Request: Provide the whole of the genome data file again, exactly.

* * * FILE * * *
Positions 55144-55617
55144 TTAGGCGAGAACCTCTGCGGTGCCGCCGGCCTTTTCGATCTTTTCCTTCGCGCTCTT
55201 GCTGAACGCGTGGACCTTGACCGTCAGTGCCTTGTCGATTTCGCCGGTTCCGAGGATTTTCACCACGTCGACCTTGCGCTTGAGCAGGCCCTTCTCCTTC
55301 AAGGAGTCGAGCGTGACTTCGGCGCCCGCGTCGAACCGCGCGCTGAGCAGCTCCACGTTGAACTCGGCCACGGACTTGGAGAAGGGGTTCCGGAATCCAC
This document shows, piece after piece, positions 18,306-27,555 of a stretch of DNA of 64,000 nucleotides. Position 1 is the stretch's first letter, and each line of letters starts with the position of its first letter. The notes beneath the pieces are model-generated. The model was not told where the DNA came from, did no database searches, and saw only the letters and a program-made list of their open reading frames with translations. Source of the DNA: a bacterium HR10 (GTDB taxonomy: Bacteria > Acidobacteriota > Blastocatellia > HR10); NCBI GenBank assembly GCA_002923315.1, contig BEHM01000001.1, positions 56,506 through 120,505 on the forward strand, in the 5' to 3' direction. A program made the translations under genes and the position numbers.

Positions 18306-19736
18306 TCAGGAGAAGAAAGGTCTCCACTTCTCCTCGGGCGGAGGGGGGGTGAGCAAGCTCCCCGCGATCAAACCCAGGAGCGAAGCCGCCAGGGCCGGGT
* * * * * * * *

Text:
Positions 55144-55617
55144 TTAGGCGAGAACCTCTGCGGTGCCGCCGGCCTTTTCGATCTTTTCCTTCGCGCTCTT
55201 GCTGAACGCGTGGACCTTGACCGTCAGTGCCTTGTCGATTTCGCCGGTTCCGAGGATTTTCACCACGTCGACCTTGCGCTTGAGCAGGCCCTTCTCCTTC
55301 AAGGAGTCGAGCGTGACTTCGGCGCCCGCGTCGAACCGCGCGCTGAGCAGCTCCACGTTGAACTCGGCCACGGACTTGGAGAAGGGGTTCCGGAATCCAC
This document shows, piece after piece, positions 18,306-27,555 of a stretch of DNA of 64,000 nucleotides. Position 1 is the stretch's first letter, and each line of letters starts with the position of its first letter. The notes beneath the pieces are model-generated. The model was not told where the DNA came from, did no database searches, and saw only the letters and a program-made list of their open reading frames with translations. Source of the DNA: a bacterium HR10 (GTDB taxonomy: Bacteria > Acidobacteriota > Blastocatellia > HR10); NCBI GenBank assembly GCA_002923315.1, contig BEHM01000001.1, positions 56,506 through 120,505 on the forward strand, in the 5' to 3' direction. A program made the translations under genes and the position numbers.

Positions 18306-19736
18306 TCAGGAGAAGAAAGGTCTCCACTTCTCCTCGGGCGGAGGGGGGGTGAGCAAGCTCCCCGCGATCAAACCCAGGAGCGAAGCCGCCAGGGCCGGGT